Friday, February 8, 2013

This is NOT Your Average Application Process!

By Mary Salvino, Career Coach

It is not a secret that companies will receive hundreds of applications from hopeful candidates for every advertised opportunity.    In an effort to cull the number of applicants, some companies have opted to use Applicant Tracking Software [ATS] that may or may not allow the job seeker to feature his or her skill set in an optimal manner.  Some job seekers have worked around this hurdle by ferreting out and using the contact information of the person in charge of hiring for the position and sending their applications directly to that individual.

As the ATS systems evolve, so do the methods for culling the number of applicants efficiently.   Some companies choose to advertise on niche job boards only after they have advertised the opportunity of the company’s website and still others will create ‘prohibitive’ job descriptions that give job applicants the opportunity to self-eliminate from the competition. 

One of the more creative methods used to cull applicants has been used by a music school in Frankfurt, Germany.   This music school, the University of Hannover Academy of Music, is an elite school for musicians.  Hannover sought to recruit people who had a very specific skill, i.e. those with ‘perfect pitch.’ If you are born with perfect pitch, it means you can identify a specific musical note without any other external assistance or context.  Some studies suggest that less than 3% of the population have perfect pitch, i.e. only one in 10,000.  [As a comparison, 98% have absolute colour recognition.]

The University of Hannover’s Music Department designed an application process that included placing audio advertisements on the radio. Given that people with ‘perfect pitch’ can identify every note on the musical scale, the Hannover School of music communicated to them in a way only they would understand.  In addition to the written copy, the advertising also included musical notes to spell out the school’s e-mail address.  This ingenious advertising campaign did two things:

One: It gave the school heightened awareness and spoke to the creativity of the school.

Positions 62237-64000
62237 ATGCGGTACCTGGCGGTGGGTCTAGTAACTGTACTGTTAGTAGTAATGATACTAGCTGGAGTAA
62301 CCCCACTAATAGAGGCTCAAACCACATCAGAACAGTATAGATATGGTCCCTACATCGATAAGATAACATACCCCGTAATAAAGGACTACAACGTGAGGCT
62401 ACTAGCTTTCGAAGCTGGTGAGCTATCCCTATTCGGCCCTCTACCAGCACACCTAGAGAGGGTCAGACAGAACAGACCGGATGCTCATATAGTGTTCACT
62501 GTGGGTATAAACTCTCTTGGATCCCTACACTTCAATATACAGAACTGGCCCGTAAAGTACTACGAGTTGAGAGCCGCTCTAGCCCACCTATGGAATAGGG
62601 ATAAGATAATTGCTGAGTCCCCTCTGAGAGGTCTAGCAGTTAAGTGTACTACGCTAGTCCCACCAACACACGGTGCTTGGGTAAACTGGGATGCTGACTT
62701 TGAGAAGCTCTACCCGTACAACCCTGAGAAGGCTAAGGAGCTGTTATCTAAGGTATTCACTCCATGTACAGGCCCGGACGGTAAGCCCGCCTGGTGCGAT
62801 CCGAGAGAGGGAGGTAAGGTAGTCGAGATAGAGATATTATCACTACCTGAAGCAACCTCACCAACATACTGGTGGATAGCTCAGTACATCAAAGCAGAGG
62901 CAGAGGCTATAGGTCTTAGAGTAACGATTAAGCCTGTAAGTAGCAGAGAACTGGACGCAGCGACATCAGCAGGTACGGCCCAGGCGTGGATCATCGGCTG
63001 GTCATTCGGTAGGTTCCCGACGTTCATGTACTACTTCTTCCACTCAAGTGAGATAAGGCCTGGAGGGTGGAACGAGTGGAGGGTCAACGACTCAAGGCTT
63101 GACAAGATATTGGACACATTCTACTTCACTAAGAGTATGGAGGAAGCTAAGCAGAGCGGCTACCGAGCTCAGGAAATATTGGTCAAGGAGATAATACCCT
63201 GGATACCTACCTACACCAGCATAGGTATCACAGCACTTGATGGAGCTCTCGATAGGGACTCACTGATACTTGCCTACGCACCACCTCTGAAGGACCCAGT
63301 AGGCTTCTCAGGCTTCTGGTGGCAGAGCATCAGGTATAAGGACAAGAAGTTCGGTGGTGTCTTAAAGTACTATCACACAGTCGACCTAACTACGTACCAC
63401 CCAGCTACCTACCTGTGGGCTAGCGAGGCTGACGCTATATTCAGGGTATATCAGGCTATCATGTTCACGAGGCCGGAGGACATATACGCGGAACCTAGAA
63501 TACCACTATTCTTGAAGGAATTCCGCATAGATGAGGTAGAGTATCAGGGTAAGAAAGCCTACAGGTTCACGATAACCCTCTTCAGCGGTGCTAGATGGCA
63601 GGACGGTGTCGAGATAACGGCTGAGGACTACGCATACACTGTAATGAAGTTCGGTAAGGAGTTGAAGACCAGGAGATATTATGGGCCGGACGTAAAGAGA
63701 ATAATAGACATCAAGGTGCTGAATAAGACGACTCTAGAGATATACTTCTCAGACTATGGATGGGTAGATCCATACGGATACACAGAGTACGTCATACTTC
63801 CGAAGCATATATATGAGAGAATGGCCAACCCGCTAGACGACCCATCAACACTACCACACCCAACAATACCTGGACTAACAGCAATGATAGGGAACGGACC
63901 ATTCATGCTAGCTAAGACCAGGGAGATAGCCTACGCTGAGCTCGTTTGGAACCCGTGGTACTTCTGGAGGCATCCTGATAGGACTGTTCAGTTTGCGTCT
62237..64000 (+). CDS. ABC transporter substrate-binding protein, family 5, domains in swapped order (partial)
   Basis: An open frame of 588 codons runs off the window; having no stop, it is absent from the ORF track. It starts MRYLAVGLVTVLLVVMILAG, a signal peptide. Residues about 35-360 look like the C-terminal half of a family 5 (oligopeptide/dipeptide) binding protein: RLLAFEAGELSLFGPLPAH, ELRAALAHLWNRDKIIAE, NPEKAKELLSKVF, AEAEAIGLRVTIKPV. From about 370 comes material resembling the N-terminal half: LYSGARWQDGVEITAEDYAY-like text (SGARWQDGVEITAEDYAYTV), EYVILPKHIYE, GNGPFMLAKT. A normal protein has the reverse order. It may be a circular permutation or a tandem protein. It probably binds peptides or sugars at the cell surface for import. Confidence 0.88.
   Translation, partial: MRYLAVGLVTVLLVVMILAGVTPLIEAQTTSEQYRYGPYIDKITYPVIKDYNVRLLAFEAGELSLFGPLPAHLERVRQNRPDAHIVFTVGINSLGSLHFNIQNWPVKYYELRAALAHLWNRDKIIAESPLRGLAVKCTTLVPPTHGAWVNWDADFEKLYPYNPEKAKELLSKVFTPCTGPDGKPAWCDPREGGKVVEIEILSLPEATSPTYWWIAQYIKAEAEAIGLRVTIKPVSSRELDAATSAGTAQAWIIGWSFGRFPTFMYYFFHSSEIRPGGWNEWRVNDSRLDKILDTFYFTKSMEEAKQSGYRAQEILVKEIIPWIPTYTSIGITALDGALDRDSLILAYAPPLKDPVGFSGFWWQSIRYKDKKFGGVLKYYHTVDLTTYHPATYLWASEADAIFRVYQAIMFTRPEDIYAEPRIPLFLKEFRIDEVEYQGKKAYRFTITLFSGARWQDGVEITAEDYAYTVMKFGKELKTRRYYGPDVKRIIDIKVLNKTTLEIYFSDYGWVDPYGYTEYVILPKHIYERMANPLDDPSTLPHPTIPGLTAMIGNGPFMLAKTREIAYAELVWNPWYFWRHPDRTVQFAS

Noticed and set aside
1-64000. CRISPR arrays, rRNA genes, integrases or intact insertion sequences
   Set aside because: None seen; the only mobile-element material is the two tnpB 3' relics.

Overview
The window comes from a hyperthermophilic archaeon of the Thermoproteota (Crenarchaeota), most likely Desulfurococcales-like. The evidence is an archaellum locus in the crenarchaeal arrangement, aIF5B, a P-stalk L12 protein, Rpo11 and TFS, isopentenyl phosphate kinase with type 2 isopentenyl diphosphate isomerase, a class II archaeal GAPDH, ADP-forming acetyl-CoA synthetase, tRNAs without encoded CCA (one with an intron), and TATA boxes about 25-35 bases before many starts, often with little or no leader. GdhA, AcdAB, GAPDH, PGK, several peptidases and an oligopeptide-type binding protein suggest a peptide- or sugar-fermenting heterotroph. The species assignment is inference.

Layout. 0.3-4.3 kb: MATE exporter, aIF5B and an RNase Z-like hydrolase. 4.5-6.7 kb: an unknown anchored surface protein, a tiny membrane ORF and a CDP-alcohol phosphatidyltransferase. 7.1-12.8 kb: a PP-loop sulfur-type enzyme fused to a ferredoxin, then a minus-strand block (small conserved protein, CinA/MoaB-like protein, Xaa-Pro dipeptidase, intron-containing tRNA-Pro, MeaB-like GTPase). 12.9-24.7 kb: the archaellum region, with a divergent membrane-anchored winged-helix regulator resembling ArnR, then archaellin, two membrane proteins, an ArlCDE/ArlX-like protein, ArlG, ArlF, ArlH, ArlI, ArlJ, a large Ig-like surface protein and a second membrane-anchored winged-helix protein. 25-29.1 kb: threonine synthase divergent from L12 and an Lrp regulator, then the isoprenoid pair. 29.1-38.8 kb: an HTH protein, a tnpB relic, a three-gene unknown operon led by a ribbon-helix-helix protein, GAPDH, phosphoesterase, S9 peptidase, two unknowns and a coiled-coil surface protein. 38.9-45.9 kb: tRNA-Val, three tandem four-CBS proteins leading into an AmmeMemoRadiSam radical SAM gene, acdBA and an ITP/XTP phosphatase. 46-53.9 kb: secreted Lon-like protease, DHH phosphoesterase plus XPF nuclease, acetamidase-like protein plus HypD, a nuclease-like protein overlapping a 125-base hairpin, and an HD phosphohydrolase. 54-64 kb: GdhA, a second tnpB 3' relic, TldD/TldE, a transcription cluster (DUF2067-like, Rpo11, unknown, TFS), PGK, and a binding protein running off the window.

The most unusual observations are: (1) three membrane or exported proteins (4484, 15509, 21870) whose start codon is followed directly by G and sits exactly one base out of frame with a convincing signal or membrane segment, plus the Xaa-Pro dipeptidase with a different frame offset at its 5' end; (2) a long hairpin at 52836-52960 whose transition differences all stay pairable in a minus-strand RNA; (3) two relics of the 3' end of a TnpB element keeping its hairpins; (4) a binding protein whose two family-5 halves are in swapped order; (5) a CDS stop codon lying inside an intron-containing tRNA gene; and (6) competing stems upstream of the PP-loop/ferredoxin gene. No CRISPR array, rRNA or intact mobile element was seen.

Two: This commercial became the first entrance exam.

The advertising campaign was a huge success for the university.  Given that only those with perfect pitch would pass the test by emailing the school, the university was successful in their efforts to woo the most talented crop of new students into their program.

Granted that the University was looking to recruit students for their program, there is certainly no reason why this same sort of creativity cannot be used to attract job candidates with a very specific skill set.

Have you been involved in a ‘creative’ job interview process?  What was the criteria?

Copyright © 2013, Career Matters. All Rights Reserved. Permission to Reprint: This article may be reprinted, provided it appears in its entirety with the following attribution: Copyright © 2013, Career Matters. Reprinted by permission of the author, Mary Salvino. “Career Matters” is a blog authored by Mary Salvino, Senior Consultant for SMART Career that is dedicated to those who are seeking advice on managing their career and future job opportunities. We welcome readers to share their experiences, post their comments or ask questions about career related matters. This blog is also dedicated to those who stand a little taller each time they picked themselves up after failing and those who gained the wisdom and humility from those experiences to help others do the same. For any questions or comments that are better addressed privately, please feel free to e-mail Mary directly at